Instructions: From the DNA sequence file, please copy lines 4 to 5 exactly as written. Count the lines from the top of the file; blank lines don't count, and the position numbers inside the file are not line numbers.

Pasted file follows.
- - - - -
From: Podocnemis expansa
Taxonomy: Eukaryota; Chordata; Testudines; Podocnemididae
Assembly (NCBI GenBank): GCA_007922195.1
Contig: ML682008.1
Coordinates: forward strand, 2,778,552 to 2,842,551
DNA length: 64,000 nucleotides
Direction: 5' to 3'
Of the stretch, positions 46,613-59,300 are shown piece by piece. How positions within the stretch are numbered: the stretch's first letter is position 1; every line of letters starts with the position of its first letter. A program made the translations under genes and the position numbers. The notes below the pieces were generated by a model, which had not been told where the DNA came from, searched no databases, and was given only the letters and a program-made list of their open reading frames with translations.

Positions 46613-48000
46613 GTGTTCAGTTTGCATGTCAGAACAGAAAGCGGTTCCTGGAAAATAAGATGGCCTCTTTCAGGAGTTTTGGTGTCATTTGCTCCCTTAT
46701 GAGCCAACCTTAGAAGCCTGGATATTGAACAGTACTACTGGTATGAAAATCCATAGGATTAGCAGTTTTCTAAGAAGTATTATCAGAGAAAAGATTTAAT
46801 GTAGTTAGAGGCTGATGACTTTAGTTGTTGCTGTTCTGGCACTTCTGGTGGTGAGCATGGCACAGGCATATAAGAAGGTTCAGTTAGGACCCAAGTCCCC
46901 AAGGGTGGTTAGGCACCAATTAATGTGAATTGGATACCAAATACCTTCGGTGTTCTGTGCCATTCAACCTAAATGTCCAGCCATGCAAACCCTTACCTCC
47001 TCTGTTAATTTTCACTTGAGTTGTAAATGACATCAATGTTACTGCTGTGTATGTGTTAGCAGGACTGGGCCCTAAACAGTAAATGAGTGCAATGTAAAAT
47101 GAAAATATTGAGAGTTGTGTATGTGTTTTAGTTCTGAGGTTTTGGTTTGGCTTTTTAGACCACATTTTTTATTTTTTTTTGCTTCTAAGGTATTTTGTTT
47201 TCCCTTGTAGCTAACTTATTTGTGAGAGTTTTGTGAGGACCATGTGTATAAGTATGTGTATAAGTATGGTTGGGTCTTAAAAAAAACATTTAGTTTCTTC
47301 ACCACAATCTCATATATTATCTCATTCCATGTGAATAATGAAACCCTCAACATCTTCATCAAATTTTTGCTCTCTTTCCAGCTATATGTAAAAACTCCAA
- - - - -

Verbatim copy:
Contig: ML682008.1
Coordinates: forward strand, 2,778,552 to 2,842,551